"The soul is like a wild animal -- tough, resilient, savvy, self-sufficient, and yet exceedingly shy." Parker J. Palmer from Let Your Life Speak: Listening for the Voice of Vocation
In our last issue I made a distinction between one's life purpose and a calling or vocation. As you may recall the Life On Purpose Perspective offers that your life purpose is more about who you are as a spiritual being and what you came here to this life to be and to experience, while a calling or a vocation often has more to do with what you choose or are lead to do as an expression of your purpose.
Of course, on one hand anything that you do in life can be enhanced when it's 'poured' into the context of your life purpose. For example, several years ago with Life On Purpose Institute was just getting off the ground, Ann and I shared a job as the 'kitchen supervisor.' What the job mostly entailed was a lot of cooking and cleaning and very little supervising.
When I viewed the work as an expression of my life purpose to be of service, live simply and stay spiritually serene, it was a wonderfully enriching experience. But on those days I went with the fear, lack and struggle of my Inherited Purpose shaping my life...well, the work was tedious and boring.
Since working in the kitchen wasn't really 'in the beam' of my life purpose it took more work and a higher level of intentionality to keep creating the work as an expression of my life purpose.
So Choose Callings that are "In the Beam"
The other side of this paradox is that there does appear to be those activities that are more in the beam of your life purpose, often in part because they optimize the use of your God given talents and abilities, or tap into those things you just love to do and are good at.
These are often where you will find your calling or vocation. It may be a particular way you love to express yourself -- writing, teaching, mentoring, gardening, sailing, mountain climbing. It may also involve a particular area of life or subject like anything to do with nature and helping to sustain it, and of course, it may be some combination of ways to express yourself around a particular topic or area.
For example, I love the threesome of coaching, writing, and speaking particularly when they revolve around the subject of life purpose. There may be times that I find myself in a bit of a writing slump, or times when I want to cut back a bit on my coaching, or occasions when I'd rather not deal with the travel that often comes with speaking, but fortunately in over 13 years I've never had all three things happen at the same time. I think a big part of that is because the underlying passion about purpose remains true.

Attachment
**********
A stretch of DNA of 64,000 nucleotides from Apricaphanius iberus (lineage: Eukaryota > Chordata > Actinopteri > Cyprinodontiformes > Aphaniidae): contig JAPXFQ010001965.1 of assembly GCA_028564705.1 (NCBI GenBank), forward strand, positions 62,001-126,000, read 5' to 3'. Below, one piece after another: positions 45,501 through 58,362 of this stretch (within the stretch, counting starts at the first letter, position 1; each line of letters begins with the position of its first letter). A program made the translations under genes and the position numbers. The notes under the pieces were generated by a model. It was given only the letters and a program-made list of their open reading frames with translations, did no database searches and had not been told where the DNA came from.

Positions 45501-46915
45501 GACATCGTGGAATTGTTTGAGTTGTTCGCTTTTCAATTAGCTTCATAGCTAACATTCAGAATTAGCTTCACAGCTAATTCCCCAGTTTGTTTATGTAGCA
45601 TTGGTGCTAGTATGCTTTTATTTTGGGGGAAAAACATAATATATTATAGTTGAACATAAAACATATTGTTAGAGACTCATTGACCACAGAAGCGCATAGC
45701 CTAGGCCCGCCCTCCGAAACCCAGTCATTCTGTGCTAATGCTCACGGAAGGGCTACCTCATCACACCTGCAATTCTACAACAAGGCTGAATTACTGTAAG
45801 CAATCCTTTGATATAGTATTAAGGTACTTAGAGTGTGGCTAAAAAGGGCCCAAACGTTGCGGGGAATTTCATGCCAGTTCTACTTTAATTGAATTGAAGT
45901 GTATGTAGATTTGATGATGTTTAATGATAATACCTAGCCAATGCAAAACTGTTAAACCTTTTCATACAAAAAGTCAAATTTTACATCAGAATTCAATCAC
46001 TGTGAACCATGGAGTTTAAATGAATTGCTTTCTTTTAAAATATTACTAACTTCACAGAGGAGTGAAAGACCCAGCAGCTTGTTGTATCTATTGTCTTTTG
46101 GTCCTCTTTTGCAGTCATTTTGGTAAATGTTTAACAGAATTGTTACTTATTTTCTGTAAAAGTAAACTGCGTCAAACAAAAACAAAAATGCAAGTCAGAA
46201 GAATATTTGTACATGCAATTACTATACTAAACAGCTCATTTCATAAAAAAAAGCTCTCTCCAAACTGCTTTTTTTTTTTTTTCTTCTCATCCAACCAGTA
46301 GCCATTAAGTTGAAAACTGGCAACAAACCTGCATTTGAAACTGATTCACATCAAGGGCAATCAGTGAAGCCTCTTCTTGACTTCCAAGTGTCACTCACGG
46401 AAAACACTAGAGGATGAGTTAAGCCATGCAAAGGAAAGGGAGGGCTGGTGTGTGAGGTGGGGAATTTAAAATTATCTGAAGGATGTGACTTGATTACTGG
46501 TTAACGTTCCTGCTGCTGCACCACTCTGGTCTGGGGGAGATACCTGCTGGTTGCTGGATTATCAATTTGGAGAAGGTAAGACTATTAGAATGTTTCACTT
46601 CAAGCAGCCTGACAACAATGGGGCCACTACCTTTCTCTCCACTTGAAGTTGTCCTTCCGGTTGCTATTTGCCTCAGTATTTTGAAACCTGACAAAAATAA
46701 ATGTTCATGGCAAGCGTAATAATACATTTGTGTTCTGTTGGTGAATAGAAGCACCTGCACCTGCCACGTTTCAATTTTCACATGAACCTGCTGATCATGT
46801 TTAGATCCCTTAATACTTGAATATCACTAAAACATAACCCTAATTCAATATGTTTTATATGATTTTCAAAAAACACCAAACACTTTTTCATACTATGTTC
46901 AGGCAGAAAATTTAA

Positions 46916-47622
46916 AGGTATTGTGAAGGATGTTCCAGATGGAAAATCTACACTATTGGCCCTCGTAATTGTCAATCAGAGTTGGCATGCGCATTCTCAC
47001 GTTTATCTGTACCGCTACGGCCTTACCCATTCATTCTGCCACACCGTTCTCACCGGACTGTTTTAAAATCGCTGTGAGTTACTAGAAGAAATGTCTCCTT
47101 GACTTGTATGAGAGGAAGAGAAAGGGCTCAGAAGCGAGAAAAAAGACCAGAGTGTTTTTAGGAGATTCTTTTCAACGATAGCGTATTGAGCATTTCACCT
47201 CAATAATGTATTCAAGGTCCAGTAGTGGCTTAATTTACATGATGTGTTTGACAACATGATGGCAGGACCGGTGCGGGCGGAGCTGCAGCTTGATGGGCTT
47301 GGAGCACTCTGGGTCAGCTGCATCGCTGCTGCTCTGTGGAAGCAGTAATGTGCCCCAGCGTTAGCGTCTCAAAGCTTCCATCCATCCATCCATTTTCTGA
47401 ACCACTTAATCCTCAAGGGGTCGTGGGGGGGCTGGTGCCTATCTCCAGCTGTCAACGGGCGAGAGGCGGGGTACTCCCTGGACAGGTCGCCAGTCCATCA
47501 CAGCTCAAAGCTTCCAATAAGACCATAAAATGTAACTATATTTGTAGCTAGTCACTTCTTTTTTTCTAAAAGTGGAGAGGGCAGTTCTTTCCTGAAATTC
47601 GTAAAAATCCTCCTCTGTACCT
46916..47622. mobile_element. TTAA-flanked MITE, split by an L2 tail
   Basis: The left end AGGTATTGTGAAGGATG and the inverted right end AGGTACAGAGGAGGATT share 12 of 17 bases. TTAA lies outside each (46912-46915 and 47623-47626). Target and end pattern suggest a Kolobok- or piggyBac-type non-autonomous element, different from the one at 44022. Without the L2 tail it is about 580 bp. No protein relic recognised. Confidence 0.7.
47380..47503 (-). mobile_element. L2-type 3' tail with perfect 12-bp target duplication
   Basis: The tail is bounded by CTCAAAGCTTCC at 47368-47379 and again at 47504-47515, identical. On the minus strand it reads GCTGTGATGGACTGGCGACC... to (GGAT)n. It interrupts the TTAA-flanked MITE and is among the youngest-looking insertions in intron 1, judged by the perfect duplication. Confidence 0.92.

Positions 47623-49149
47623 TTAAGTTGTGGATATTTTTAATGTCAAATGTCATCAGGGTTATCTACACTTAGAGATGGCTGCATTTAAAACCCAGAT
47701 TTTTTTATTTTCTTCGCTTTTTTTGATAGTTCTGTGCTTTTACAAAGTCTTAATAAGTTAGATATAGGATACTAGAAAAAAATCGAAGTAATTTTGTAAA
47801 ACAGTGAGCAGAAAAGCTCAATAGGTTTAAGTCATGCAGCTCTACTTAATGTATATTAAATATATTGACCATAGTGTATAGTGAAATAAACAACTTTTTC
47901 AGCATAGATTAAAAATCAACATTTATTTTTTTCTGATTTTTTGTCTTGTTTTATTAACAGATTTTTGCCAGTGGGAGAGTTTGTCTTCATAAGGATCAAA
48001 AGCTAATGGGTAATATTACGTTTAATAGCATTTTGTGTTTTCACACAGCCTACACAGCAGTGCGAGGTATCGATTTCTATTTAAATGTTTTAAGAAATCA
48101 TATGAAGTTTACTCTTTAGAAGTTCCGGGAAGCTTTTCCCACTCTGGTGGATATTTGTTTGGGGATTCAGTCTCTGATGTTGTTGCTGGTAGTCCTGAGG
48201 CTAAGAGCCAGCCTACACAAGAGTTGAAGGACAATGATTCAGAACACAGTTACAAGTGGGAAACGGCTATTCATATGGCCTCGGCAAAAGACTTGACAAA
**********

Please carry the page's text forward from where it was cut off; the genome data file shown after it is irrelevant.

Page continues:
Determining Your Calling
One of my favorite quotes about vocation comes from Frederick Buechner:
"The place God calls you to is the place where your deep gladness and the world's deep hunger meet.”
Of course, knowing your life purpose clearly and succinctly can be a valuable aid in guiding you to your soul's calling -- how your soul optimally would like to express itself.
In lieu of that or to assist in that, it's important to create a safe place for your soul to show up. The continuation of Parker's Palmer quote that I started this article with goes like this:
"If we want to see a wild animal, the last thing we should do is go crashing through the woods, shouting for the creature to come out. But if we are willing to walk quietly into the woods and sit silently for an hour or two at the base of a tree, the creature we are waiting for may well emerge, and out of the corner of an eye we will catch a glimpse of the precious wildness we seek."
So, here is a simple process of honing in on your calling...or at least to get you started in the right direction:
1- If you know your purpose, state it up front either in writing, verbally or both. Be present to not just the statement but the experience that's captured by the statement.
Not sure about your purpose? Then start by examining your core values -- what matters most to you. (More about identifying these in a future issue.) Let these core values serve as your guiding light.
2- Set the intention for your inner guidance to direct you to what's next for you in a primary or significant way you plan to express your purpose or devote energy to your core values. This step further opens the channels to Divine Spirit.
3- Be ready to be surprised. Guidance may come in many different forms -- an inner voice, a feeling in the gut to take a particular action, a serendipitous connection with someone, so stay alert. And last but far from least:
4- Follow the Joy -- follow the 'deep gladness' that let's you know you're on the right path.